A fun little horror anthology film, especially enjoyable for fans of British cinema of the 1970s (the cast is a who’s-who of British acting talent at the time, including Peter Cushing, Robert Powell, Britt Ekland, Patrick Magee, Sylvia Sims, Herbert Lom and an extremely gorgeous, young Charlotte Rampling) “Asylum,” which also goes by the evocative title “House of Crazies,” is a direct-line descendant of the Hammer horrors of the late ‘50s and ‘60s. The broader story is of Dr Martin (Powell) heading out to an archetypal isolated gothic mansion/asylum to interview for a job, only to be set the task of determining which of four patients is actually the previous head of the psychiatry staff there, now become an inmate. This, of course, is the threadbare excuse for the film to tell four different horror stories—all of which show the supernatural explanations for the patients’ manias. There’s the tailor who’s asked to make a suit out of a glowing material that has the power to reanimate the dead; the adulterous husband who offs his wife only for her butchered and wrapped body parts to come back to life to terrorize him and his mistress; the troubled young girl whose pretty, dynamic alter ego turns murderous; and the mad professor type who creates tiny automaton dolls, containing organic viscera, that do his nefarious bidding. But the biggest twist of all (which isn’t saying very much—this is gentle, almost affectionate stuff that feels very familiar to anyone at all versed in old-timey horror films) is reserved for the overarching story of the head doctor gone mad and the fate of the arrogant outsider, Dr Martin. It’s a hit-and-miss affair, elevated by strong performances across the board and by the fact that none of the storylines sticks around long enough to really wear out their welcome, but it’s most famous now for being the screenwriting work of “Psycho” novelist Robert Bloch, and just one of many kinda great horror anthologies produced by masters of cut-above British schlock, Amicus Productions.
“A Nightmare on Elm Street 3: Dream Warriors” (1987)
One of the better ‘Elm Street’ sequels, and certainly streets ahead of its subpar predecessor, ‘Dream Warriors’ expands the universe of Freddy Krueger mythology to a group of teens who’ve been incarcerated because the adult world believes the physical evidence of the harm Freddy does them in their dreams is evidence that they are a danger to themselves. Enter Nancy Thompson (Heather Langenkamp), survivor of the first ‘Elm Street,’ now given a more adult role as an intern who seeks to bring her own personal experience to bear on helping the kids. The film is elevated by some of the better plotting of the series, but also by the strong young cast which here includes Patricia Arquette and “Larry” Fishburne in early roles, though poor Craig Wasson gets the wooden spoon in terms of characterization with his role as a shrink all-too-quickly sold on the supernatural aspects of the case by the fact that he has the hots for Nancy. Returning series creator Wes Craven (who skipped out on ‘Nightmare 2,’ ironically, because he didn’t want to create a franchise; ‘Nightmare’ currently runs to 9 films, a TV show a graphic novels series and several books) exerts a tighter grip on the plot this time out, and uses the dangers of the well-meaning institution into which the kids are placed (group therapy, hypnotism and sedation) as clever ways for them to learn how to team up and defeat Freddy, albeit losing several of their number along the way. It’s pretty tame stuff by today’s standards, but it’s a fun 15s-rated horror flick nonetheless that introduced both the quippier side of Freddy’s persona and also the practice of including a heavy metal track on the films’ soundtracks (just check out how seamlessly Dokken incorporate themselves into footage from the film in the video to “Dream Warriors”)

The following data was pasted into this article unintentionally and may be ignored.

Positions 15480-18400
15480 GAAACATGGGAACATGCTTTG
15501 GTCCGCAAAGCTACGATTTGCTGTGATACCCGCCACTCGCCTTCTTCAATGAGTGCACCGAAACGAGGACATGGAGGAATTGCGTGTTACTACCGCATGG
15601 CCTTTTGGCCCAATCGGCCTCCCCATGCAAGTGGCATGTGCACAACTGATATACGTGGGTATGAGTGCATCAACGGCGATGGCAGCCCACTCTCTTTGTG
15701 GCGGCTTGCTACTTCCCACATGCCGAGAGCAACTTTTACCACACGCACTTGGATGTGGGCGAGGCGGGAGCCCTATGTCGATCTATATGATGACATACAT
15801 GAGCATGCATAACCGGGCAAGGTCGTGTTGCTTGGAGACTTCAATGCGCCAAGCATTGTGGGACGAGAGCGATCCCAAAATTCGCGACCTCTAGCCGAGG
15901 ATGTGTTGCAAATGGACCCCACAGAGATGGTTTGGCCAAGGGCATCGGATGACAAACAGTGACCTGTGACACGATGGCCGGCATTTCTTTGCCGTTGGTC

“Session 9” (2001)